Welcoming remarks at Fed Listens: Transitioning to the postpandemic economy in the Permian Basin
April 20, 2023
Thank you to Odessa College and President Gregory Williams for hosting this gathering. And welcome, everyone. Let me note that the views I share are mine and not necessarily those of others at the Federal Reserve.
We Federal Reserve officials are famous, or perhaps infamous, for giving a lot of disclaimers, and a lot of speeches—but today we are here to do something much more important: to listen.
I’m very grateful to our panelists for taking the time to join us, and I’m really looking forward to the insights they’ll share.
Listening to people in communities throughout the country is so important because the Federal Reserve’s work is all about advancing an economy where everyone has opportunities to thrive. To do that, we need a nuanced and granular understanding of economic issues, and we need to understand how everyone is experiencing the economy.
My colleagues and I at the Dallas Fed travel frequently throughout the Eleventh District to engage directly with a wide variety of business and community leaders. These conversations add color and insight to the economic statistics.
By combining perspectives from our contacts with rigorous quantitative analysis, we can develop a deeper and more-inclusive understanding of the economy and make the best decisions to serve the public. That was true when I led the Fed’s trading desk on Wall Street, and it’s even more true in my role here leading the Fed’s activities in Texas, northern Louisiana and southern New Mexico.
The Dallas Fed has done extensive research, for example, on the nearly 5 million young people in the United States who are disconnected from both work and school, the loss of potential this represents for our economy and the policies that can help opportunity youths reengage.
But I gained an even deeper appreciation of those issues after I met with city and business leaders in San Antonio who are working to solve them and with a young woman who had dropped out of high school but got support from a city center for opportunity youths and is now on track to graduate from college.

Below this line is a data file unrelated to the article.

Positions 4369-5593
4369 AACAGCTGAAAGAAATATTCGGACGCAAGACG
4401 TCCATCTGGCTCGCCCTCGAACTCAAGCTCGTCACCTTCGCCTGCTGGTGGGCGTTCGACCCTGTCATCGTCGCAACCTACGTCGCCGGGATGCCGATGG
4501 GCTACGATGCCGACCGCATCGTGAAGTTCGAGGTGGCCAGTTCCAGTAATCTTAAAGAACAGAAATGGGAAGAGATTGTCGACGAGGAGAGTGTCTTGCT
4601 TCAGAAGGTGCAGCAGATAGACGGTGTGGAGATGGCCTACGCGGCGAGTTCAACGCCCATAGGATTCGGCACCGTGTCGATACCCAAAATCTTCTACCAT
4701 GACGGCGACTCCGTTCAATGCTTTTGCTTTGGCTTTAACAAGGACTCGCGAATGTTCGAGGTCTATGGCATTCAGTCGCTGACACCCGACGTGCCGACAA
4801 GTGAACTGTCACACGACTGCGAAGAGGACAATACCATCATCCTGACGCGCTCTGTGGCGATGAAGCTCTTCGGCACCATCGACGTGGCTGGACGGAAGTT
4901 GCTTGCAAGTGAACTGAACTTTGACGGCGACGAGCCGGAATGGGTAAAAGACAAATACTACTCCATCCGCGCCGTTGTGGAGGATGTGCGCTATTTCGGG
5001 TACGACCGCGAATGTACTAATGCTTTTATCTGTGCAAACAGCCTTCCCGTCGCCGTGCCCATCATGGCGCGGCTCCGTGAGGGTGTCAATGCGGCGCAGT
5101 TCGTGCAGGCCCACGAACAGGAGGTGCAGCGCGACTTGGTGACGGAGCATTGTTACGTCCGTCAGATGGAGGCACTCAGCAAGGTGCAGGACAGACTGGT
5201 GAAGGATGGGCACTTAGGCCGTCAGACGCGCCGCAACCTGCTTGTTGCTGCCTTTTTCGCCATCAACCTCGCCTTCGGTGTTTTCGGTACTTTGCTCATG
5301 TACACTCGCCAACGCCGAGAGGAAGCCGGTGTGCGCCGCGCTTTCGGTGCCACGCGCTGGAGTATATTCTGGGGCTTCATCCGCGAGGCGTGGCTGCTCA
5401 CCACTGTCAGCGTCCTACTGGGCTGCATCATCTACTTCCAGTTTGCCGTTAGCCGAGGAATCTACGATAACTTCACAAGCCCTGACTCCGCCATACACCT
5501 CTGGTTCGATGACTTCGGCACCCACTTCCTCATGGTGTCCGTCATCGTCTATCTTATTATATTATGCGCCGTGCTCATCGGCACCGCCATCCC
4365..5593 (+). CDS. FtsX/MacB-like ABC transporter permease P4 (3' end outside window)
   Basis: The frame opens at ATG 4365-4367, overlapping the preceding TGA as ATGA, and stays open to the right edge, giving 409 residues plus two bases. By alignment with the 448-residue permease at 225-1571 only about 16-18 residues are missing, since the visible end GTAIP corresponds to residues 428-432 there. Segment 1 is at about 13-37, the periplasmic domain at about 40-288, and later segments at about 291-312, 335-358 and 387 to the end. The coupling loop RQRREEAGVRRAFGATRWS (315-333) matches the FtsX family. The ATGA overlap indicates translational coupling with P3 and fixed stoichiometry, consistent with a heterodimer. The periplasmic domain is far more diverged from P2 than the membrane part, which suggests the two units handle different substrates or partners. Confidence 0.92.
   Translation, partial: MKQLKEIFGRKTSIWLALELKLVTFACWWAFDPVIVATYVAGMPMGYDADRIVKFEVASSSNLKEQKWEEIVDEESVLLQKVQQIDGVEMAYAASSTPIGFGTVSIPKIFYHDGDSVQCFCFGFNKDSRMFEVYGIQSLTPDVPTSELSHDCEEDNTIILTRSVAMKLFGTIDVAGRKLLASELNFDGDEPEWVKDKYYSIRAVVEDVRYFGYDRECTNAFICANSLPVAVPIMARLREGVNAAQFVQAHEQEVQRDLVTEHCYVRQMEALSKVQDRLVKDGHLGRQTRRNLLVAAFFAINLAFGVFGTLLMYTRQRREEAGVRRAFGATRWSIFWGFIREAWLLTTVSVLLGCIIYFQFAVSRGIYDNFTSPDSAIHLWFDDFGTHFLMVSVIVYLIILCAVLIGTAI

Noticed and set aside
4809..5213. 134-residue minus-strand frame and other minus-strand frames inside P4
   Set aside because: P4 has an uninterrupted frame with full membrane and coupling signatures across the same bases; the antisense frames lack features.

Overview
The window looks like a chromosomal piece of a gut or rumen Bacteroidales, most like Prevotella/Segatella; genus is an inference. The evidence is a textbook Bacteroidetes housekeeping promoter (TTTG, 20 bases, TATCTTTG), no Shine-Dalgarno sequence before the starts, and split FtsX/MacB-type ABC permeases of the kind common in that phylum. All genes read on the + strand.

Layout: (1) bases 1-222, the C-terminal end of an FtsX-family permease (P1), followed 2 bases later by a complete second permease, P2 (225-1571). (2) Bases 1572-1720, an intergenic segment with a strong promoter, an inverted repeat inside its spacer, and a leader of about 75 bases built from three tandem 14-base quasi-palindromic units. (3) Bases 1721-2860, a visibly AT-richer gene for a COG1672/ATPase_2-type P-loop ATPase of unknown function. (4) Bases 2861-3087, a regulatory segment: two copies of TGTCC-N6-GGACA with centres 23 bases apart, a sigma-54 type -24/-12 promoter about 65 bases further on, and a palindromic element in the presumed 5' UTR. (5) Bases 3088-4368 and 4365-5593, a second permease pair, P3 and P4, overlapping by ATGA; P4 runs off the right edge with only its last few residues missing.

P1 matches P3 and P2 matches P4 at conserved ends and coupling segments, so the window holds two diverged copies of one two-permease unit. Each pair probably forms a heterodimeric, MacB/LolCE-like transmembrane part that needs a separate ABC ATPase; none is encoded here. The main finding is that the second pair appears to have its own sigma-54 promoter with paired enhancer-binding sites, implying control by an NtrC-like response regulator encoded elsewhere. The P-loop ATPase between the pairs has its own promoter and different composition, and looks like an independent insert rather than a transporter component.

Here in the Permian Basin, I’ve been meeting for the past couple of days with energy, business and community leaders. This morning, I visited an elementary school where a community partnership called the ConnEctor Task Force is working to provide better internet access. The statistics on the 39 percent of Ector County households that lack broadband access are clear enough. But the importance of closing the digital divide is even more clear to me after hearing from students how hot spots from the task force made such a difference in their ability to prepare for class. The Dallas Fed is providing capacity-building support and technical assistance to the task force through our digital inclusion initiative. While the scale of this challenge is large, I am inspired by community leaders’ collaboration to address it.
Indeed, promoting the economic resilience and mobility of low- and moderate-income communities is a top priority for the Fed. So, in our conversations this afternoon, I’m looking forward to learning more about efforts to advance economic opportunity in the Permian through education and career readiness programs.
I’ll also be listening closely to your perspectives on the economy. As you surely know, inflation has been much too high. The Fed has raised interest rates by 4.5 percentage points over the past year to bring the economy into better balance.
To assess whether we have made enough progress, I’ve been watching three markers:
- Whether there is further and sustained improvement in the inflation statistics.
- Whether the economy is evolving more or less as forecasts predict.
- Whether there is a clear change in the underlying factors—like the imbalance of supply and demand and the resulting very tight labor market—that have produced high inflation.
Over the past six weeks, I’ve also been closely watching the effects of stresses in the banking system—both on the macroeconomy and on local communities, especially here in Texas where small and midsize banks are so important. Smaller banks are particularly significant in small business, rural, middle-market, and commercial real estate lending. And to have a strong economy, we need a diverse, vibrant banking ecosystem.
Your views on these economic and financial considerations will be a great help in interpreting the quantitative data we receive.
Thank you again for joining us for this important conversation.
The views expressed are my own and do not necessarily reflect official positions of the Federal Reserve System.